sourceVODACOM Group has put its problems with its minority partner in the Democratic Republic of Congo behind it, which will allow the cellphone operator to scale up investments to double the number of subscribers in its largest untapped market, within five years.
The International Chamber of Commerce "has ruled in our favour in the arbitration on Vodacom Congo", said Vodacom CEO Shameel Joosub on Monday, talking about the long-running shareholder dispute in the 51%-held company that is Congo’s largest operator.
Vodacom is involved in a funding dispute with its 49%-partner, Congolese Wireless Network (CWN), over loans it provided to the Congolese business for capital investments. "The case is over. The arbitration found in our favour on the funding issue. It said we have the biggest share in the business," a guarded Mr Joosub said.
"But we’re now going through a process to find a final settlement in the (Congo)."
Vodacom has been embroiled in a dispute since 2010 with CWN following its investment of $484m to expand and improve the infrastructure of Vodacom Congo. At the time, CWN could not fund its portion of the capital and said the Vodacom investment would dilute its stake.
CWN later disputed Vodacom’s claim to the debt, and accused it of illegally repatriating funds. After a series of court cases, the partners agreed to submit to international arbitration, in which Vodacom on Monday declared victory.
Mr Joosub would not be drawn on how much is at stake, as the talks are still going on. Neither would he comment on how the company would get its money back.
In the event a final settlement can be reached, Vodacom may choose to increase its stake in the business or accept payment from CWN. CWN could not be reached for comment on Monday.
What Mr Joosub was happy to announce, however, was that Vodacom would now "significantly" increase its annual R1bn capital expenditure in Congo, where it has the largest market share of 36% with its 10-million customers in the 12 months ended March.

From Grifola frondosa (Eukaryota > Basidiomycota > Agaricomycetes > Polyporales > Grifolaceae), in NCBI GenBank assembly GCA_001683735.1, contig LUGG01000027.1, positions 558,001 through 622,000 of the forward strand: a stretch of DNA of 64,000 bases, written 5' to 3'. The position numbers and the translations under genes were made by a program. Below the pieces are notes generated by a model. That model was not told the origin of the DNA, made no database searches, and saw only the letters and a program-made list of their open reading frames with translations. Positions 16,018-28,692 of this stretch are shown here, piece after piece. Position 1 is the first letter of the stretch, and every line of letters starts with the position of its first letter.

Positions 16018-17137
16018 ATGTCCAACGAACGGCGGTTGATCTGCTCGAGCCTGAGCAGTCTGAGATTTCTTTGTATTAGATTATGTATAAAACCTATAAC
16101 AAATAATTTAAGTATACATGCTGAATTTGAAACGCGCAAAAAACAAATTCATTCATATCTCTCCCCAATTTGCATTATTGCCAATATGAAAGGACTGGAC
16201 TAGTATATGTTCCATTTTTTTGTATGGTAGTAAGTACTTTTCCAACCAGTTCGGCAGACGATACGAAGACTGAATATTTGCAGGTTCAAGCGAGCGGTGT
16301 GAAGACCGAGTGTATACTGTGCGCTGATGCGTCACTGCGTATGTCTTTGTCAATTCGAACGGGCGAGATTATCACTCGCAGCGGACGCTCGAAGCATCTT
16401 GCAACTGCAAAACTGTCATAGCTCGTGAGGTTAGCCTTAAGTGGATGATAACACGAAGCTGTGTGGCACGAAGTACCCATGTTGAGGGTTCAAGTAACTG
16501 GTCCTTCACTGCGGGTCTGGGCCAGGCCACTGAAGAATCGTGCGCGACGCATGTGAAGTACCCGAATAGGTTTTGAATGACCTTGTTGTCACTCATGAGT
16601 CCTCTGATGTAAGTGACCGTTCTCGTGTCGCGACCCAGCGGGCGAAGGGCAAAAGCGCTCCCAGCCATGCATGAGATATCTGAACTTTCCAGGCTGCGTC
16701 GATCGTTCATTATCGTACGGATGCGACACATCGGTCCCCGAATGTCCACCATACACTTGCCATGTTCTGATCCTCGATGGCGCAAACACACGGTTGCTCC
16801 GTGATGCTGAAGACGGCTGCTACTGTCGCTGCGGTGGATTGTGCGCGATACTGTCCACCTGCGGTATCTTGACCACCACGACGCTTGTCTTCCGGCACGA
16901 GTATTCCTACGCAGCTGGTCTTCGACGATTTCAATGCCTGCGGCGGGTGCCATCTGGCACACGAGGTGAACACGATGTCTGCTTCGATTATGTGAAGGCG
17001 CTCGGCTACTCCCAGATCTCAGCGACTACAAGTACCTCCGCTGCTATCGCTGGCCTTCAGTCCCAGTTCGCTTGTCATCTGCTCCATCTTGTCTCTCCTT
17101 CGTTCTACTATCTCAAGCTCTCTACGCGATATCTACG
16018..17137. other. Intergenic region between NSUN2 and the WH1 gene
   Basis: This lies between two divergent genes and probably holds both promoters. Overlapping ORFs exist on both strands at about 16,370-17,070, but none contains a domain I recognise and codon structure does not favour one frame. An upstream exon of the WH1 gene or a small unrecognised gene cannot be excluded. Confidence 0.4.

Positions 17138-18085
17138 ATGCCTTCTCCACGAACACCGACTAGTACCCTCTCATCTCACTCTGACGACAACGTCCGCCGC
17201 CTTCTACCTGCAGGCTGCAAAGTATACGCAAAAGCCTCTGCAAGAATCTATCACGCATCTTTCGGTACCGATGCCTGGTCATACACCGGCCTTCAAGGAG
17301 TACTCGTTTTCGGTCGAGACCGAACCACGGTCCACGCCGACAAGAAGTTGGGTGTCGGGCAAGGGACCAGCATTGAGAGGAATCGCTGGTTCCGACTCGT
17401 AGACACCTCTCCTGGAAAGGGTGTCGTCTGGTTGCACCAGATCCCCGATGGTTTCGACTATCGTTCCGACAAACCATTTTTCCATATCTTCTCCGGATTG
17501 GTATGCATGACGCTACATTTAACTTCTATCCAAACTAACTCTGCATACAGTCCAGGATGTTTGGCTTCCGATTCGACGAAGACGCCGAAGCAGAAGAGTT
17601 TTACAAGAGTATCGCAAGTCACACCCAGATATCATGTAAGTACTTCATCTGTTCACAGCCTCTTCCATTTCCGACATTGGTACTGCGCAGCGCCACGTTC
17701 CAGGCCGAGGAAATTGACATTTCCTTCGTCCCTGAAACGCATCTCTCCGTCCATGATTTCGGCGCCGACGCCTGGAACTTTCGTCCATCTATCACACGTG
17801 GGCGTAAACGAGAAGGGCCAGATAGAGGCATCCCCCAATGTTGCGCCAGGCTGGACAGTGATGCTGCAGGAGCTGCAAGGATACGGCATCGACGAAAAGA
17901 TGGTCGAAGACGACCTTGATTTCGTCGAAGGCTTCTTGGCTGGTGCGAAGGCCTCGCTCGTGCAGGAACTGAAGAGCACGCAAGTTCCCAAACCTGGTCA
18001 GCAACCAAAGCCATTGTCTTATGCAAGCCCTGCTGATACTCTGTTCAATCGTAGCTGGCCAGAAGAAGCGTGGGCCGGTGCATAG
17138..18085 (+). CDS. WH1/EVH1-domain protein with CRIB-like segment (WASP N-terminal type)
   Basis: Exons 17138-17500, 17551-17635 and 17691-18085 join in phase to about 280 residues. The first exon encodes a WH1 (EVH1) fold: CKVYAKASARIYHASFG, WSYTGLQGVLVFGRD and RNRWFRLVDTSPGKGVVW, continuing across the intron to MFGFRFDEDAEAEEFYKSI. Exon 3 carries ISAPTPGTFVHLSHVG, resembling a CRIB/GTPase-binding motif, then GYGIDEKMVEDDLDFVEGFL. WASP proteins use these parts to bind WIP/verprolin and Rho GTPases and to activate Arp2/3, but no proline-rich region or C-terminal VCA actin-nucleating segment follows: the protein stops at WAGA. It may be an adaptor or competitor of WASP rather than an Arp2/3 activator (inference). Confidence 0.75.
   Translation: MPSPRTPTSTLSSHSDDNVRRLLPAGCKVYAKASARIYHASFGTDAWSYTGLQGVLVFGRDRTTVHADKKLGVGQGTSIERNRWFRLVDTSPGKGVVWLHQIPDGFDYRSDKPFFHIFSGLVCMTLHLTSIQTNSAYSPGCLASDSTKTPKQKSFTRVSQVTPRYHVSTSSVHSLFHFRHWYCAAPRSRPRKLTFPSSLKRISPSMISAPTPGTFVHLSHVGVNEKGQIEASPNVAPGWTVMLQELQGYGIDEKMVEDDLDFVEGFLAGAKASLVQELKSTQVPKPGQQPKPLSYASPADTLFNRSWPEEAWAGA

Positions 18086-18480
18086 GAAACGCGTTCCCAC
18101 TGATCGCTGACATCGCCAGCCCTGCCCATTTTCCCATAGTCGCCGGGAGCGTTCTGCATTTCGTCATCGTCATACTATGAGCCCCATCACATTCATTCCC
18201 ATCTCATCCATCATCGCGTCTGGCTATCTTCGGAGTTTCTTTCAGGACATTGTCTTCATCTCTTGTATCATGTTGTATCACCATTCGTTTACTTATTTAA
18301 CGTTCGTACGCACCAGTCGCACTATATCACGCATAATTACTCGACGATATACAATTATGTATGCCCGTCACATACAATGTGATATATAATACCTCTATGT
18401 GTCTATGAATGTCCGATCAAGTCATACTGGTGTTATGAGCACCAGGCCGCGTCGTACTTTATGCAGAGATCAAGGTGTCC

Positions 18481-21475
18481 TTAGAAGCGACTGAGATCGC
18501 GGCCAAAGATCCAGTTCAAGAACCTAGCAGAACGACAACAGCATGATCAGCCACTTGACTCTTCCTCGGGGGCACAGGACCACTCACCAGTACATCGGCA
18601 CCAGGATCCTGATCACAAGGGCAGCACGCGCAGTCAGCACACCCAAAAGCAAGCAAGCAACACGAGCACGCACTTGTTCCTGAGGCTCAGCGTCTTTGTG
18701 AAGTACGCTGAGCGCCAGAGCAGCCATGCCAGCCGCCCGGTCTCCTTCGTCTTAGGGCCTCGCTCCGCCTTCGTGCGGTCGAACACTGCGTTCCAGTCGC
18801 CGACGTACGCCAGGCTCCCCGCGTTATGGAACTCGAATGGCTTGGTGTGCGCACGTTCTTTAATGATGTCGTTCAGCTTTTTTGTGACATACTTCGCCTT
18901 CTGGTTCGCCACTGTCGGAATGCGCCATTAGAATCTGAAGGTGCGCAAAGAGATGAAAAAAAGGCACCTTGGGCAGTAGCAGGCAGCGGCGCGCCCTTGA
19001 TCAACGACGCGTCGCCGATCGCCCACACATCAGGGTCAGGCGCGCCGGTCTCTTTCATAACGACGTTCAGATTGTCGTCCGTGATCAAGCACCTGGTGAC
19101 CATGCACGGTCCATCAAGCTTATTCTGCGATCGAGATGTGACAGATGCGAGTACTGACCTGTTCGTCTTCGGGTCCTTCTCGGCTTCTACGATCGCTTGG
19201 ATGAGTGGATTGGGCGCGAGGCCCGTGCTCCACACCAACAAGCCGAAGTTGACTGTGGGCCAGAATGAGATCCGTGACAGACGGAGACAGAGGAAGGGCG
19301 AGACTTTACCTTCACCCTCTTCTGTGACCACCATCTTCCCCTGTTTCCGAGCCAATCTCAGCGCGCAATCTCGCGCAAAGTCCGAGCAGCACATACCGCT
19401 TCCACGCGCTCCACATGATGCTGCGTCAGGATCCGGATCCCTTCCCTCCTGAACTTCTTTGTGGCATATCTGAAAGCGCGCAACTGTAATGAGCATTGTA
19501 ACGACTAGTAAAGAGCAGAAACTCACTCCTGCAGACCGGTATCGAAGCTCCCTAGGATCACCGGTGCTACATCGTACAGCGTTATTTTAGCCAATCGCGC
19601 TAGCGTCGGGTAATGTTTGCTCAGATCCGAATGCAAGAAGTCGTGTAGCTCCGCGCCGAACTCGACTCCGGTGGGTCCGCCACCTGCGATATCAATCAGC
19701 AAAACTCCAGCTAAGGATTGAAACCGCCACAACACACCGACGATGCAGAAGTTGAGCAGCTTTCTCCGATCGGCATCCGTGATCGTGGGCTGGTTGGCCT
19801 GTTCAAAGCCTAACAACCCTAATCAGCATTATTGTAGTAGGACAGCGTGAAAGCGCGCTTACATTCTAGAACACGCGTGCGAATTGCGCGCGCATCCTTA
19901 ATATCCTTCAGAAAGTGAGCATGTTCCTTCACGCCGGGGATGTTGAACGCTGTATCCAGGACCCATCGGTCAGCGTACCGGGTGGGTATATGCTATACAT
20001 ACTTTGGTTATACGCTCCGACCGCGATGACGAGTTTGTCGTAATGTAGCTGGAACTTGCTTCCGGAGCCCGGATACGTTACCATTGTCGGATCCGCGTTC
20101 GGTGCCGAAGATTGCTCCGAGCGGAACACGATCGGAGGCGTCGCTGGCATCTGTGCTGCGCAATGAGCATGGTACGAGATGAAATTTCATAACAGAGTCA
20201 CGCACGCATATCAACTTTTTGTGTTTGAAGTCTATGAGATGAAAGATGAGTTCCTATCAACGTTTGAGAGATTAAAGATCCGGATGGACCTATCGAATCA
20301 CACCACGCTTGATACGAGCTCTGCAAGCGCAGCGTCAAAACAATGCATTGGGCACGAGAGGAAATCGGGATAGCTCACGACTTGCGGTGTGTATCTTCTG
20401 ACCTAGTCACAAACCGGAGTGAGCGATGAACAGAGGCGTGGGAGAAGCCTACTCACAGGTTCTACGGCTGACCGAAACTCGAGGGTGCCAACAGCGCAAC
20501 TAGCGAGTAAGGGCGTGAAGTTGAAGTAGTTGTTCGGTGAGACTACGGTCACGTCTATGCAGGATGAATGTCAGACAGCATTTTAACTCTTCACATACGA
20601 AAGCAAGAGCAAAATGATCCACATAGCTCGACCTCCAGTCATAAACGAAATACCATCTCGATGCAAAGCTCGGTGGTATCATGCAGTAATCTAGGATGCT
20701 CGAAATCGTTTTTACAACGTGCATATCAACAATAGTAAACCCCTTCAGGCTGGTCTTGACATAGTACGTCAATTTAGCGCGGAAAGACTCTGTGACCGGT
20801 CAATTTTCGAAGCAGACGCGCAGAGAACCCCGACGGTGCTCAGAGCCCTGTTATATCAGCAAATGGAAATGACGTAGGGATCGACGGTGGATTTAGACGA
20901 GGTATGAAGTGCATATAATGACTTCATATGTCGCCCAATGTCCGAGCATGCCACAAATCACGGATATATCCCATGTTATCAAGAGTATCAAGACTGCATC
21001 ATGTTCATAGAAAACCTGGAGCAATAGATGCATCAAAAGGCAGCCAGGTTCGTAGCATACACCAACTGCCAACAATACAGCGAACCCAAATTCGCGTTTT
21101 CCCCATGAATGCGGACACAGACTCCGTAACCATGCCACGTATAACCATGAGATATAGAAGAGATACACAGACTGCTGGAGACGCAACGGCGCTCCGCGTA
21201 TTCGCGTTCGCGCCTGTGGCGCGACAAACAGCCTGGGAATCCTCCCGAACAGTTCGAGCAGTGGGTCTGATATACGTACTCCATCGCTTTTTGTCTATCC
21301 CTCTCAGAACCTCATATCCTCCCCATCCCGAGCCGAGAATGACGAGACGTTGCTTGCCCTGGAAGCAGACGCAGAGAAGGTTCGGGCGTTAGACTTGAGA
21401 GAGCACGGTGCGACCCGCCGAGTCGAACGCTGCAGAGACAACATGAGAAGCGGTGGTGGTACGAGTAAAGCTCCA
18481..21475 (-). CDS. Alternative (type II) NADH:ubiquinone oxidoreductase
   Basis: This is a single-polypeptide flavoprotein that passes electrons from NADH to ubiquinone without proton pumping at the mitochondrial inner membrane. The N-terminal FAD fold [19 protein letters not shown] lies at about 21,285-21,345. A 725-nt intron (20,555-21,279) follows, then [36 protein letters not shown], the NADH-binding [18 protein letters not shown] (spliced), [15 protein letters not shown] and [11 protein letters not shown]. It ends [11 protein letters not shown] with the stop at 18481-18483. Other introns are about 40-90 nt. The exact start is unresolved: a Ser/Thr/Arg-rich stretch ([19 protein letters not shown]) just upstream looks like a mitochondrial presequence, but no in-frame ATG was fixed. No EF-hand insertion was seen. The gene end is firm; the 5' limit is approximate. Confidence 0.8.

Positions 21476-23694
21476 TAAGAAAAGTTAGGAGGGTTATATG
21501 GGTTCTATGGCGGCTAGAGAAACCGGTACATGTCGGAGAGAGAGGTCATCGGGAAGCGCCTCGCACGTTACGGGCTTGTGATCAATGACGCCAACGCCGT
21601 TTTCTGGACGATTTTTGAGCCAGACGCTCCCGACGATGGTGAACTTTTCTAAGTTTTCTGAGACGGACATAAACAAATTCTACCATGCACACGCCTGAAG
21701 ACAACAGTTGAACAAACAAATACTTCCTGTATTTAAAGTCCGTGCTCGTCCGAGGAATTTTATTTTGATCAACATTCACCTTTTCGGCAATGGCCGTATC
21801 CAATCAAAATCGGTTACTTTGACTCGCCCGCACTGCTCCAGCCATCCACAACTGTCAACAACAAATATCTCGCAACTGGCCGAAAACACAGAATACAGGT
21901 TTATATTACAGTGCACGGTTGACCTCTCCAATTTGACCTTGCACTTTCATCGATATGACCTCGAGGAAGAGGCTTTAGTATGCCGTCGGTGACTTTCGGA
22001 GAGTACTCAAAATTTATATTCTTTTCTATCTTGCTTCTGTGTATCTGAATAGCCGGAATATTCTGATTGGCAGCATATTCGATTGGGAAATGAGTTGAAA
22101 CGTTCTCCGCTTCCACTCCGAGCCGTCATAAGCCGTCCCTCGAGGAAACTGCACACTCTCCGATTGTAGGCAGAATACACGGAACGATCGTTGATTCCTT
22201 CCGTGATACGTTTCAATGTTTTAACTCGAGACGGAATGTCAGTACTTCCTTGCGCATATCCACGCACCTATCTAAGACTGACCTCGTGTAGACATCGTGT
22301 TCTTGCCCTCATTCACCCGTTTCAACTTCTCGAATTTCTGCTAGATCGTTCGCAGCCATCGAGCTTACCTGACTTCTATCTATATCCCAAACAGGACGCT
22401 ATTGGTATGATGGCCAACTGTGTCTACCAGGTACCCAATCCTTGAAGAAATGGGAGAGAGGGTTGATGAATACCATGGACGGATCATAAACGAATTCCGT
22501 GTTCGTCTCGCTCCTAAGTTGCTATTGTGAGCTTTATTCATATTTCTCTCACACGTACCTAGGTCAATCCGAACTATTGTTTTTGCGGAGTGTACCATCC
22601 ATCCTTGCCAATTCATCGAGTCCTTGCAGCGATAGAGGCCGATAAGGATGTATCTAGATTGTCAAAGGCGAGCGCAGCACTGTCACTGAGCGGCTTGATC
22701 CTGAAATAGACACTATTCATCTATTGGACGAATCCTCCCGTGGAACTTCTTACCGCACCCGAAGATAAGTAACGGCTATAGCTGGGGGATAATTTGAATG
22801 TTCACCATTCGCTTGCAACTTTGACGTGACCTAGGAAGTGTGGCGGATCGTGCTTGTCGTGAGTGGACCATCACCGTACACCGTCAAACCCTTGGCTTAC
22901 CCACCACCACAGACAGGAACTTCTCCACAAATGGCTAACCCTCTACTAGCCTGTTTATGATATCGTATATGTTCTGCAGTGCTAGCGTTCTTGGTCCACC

The arbitration decision frees the company to grow the business. A year ago it had 7.7-million cellphone users. "We will double the business over the next five years," Mr Joosub said. With an estimated 80-million people and 35% cellphone penetration rate, Congo holds the company’s biggest growth potential.
Even with that potential, the politically volatile country will not claim the company’s biggest share of capital expenditure, as Vodacom will still spend the most capital in its home market, where it is facing a price war from smaller rivals.
Vodacom would spend about R9bn in each of the next five years to grow its fixed-line business, which includes newly acquired Neotel, to connect homes and businesses to its fibreoptic network, Mr Joosub said. "What I see in five years is a much deeper penetration of fixed line in the home and in the business."
As part of its growth strategy, Vodacom told shareholders, it had agreed to buy South African fixed-line company Neotel for about R7bn. The transaction is still subject to regulatory approvals.
Group chief financial officer Ivan Dittrich said the deal would give Vodacom access to "valuable spectrum", which was the key to its "data growth strategies".
If it went through, it would help Vodacom achieve "deeper penetration of the fixed-line business" by expanding access to its fibreoptic networks, which would allow it to offer fixed-line services to homes and businesses.
"We’re starting by connecting over 200 buildings to the fixed line, and we’ll then accelerate that," Mr Joosub said.
"We’re getting the fibre closer to the business and to the home."
Vodacom’s own fixed-line business has more than 7,000km of fibreoptic network, mainly in the large cities, while Neotel brings an additional 15,000km.
That will wean Vodacom off its reliance on Telkom’s fixed-line network, which caters for about 24% of its needs now.
It will also enable Vodacom to take the fight for fixed-line customers to its former parent.
Mr Joosub said: "Putting the two (Vodacom and Neotel) together, you will have a more comprehensive network which enables a lot of things." These would include bundle packages whereby consumers could purchase mobile and fixed-line services on a single account.
Mr Joosub said South Africa’s fixed-line market was "too small by global standards, so we’re moving to increase that". He expected Neotel to be a "much better business" in Vodacom’s hands.